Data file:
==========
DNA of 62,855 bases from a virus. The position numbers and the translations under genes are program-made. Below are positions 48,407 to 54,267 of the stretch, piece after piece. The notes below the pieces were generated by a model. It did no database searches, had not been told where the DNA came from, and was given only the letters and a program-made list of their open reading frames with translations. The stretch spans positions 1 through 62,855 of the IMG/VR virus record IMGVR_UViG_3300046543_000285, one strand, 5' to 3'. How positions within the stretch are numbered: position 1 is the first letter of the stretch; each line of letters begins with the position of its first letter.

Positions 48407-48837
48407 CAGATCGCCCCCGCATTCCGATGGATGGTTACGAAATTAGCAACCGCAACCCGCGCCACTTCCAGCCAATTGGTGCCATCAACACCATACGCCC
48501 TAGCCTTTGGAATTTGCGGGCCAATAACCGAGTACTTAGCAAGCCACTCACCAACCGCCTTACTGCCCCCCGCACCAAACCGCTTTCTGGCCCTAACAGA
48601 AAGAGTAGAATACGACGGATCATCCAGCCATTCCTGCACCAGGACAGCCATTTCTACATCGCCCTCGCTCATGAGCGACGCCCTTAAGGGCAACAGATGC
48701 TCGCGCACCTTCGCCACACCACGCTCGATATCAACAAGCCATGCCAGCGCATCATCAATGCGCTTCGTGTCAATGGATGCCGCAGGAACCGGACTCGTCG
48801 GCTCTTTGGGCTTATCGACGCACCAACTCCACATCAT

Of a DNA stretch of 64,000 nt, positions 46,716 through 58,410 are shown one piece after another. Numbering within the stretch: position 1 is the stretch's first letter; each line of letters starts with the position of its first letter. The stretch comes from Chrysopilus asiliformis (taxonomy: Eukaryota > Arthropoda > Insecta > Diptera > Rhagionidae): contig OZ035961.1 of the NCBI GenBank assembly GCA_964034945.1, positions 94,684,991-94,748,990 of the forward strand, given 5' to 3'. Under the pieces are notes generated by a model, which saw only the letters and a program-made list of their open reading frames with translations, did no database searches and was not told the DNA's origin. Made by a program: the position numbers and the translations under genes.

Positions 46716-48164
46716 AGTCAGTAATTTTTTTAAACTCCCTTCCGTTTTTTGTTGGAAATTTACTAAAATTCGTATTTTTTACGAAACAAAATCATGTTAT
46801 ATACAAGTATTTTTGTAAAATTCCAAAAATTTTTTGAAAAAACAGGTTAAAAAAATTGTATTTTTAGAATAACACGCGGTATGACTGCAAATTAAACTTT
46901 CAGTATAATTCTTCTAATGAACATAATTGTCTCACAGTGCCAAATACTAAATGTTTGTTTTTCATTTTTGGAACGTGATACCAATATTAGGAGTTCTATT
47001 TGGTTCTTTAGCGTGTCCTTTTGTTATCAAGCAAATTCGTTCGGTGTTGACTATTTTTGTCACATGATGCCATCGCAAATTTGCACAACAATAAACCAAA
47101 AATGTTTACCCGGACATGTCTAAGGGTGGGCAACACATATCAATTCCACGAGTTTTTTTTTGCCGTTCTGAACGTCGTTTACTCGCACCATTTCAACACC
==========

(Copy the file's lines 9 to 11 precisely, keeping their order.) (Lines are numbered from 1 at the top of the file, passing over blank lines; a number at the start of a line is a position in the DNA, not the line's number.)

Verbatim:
Positions 46716-48164
46716 AGTCAGTAATTTTTTTAAACTCCCTTCCGTTTTTTGTTGGAAATTTACTAAAATTCGTATTTTTTACGAAACAAAATCATGTTAT
46801 ATACAAGTATTTTTGTAAAATTCCAAAAATTTTTTGAAAAAACAGGTTAAAAAAATTGTATTTTTAGAATAACACGCGGTATGACTGCAAATTAAACTTT